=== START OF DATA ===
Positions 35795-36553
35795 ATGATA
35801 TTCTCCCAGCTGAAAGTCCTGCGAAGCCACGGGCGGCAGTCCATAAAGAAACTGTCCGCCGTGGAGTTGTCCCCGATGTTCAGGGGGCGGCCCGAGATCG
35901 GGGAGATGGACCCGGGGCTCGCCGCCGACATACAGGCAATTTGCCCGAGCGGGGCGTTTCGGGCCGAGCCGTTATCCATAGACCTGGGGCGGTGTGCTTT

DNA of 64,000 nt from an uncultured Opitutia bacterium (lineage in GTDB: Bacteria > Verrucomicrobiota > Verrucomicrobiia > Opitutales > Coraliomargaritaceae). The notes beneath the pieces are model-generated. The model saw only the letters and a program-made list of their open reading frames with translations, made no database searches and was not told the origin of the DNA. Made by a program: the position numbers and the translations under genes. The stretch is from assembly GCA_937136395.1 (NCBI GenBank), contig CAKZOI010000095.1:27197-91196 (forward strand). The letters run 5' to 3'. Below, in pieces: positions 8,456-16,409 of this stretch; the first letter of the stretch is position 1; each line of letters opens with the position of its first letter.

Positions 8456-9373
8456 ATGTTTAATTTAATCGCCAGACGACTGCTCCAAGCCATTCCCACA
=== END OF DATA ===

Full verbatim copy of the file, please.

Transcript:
Positions 35795-36553
35795 ATGATA
35801 TTCTCCCAGCTGAAAGTCCTGCGAAGCCACGGGCGGCAGTCCATAAAGAAACTGTCCGCCGTGGAGTTGTCCCCGATGTTCAGGGGGCGGCCCGAGATCG
35901 GGGAGATGGACCCGGGGCTCGCCGCCGACATACAGGCAATTTGCCCGAGCGGGGCGTTTCGGGCCGAGCCGTTATCCATAGACCTGGGGCGGTGTGCTTT

DNA of 64,000 nt from an uncultured Opitutia bacterium (lineage in GTDB: Bacteria > Verrucomicrobiota > Verrucomicrobiia > Opitutales > Coraliomargaritaceae). The notes beneath the pieces are model-generated. The model saw only the letters and a program-made list of their open reading frames with translations, made no database searches and was not told the origin of the DNA. Made by a program: the position numbers and the translations under genes. The stretch is from assembly GCA_937136395.1 (NCBI GenBank), contig CAKZOI010000095.1:27197-91196 (forward strand). The letters run 5' to 3'. Below, in pieces: positions 8,456-16,409 of this stretch; the first letter of the stretch is position 1; each line of letters opens with the position of its first letter.

Positions 8456-9373
8456 ATGTTTAATTTAATCGCCAGACGACTGCTCCAAGCCATTCCCACA